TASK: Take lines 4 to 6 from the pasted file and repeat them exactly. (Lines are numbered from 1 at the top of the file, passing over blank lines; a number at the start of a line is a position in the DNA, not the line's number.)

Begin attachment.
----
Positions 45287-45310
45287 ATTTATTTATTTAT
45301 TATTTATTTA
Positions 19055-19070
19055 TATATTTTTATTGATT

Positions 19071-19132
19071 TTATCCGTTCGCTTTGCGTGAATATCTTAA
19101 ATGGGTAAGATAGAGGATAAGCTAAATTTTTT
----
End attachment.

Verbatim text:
Positions 19055-19070
19055 TATATTTTTATTGATT

Positions 19071-19132